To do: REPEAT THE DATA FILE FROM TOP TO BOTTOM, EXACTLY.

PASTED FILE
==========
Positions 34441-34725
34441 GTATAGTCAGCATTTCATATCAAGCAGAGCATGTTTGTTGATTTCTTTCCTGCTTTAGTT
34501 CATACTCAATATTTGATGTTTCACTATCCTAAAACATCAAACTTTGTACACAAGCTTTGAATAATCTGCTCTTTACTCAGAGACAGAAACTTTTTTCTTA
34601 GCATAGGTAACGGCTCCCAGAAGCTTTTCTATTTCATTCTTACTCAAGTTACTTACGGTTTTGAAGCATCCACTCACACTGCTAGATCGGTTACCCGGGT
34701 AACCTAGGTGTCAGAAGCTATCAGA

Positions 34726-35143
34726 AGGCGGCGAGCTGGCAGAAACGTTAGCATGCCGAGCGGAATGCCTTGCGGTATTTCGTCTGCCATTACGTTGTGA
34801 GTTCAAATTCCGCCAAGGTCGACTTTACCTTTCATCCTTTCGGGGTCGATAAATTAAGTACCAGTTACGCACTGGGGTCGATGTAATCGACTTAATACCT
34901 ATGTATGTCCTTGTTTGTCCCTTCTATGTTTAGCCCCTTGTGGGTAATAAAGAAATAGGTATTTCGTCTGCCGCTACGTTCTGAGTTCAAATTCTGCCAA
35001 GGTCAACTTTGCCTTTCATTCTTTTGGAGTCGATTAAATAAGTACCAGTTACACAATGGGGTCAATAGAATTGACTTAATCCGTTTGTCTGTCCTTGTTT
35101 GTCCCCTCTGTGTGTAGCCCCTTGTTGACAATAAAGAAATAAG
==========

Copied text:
Positions 34441-34725
34441 GTATAGTCAGCATTTCATATCAAGCAGAGCATGTTTGTTGATTTCTTTCCTGCTTTAGTT
34501 CATACTCAATATTTGATGTTTCACTATCCTAAAACATCAAACTTTGTACACAAGCTTTGAATAATCTGCTCTTTACTCAGAGACAGAAACTTTTTTCTTA
34601 GCATAGGTAACGGCTCCCAGAAGCTTTTCTATTTCATTCTTACTCAAGTTACTTACGGTTTTGAAGCATCCACTCACACTGCTAGATCGGTTACCCGGGT
34701 AACCTAGGTGTCAGAAGCTATCAGA

Positions 34726-35143
34726 AGGCGGCGAGCTGGCAGAAACGTTAGCATGCCGAGCGGAATGCCTTGCGGTATTTCGTCTGCCATTACGTTGTGA
34801 GTTCAAATTCCGCCAAGGTCGACTTTACCTTTCATCCTTTCGGGGTCGATAAATTAAGTACCAGTTACGCACTGGGGTCGATGTAATCGACTTAATACCT
34901 ATGTATGTCCTTGTTTGTCCCTTCTATGTTTAGCCCCTTGTGGGTAATAAAGAAATAGGTATTTCGTCTGCCGCTACGTTCTGAGTTCAAATTCTGCCAA
35001 GGTCAACTTTGCCTTTCATTCTTTTGGAGTCGATTAAATAAGTACCAGTTACACAATGGGGTCAATAGAATTGACTTAATCCGTTTGTCTGTCCTTGTTT
35101 GTCCCCTCTGTGTGTAGCCCCTTGTTGACAATAAAGAAATAAG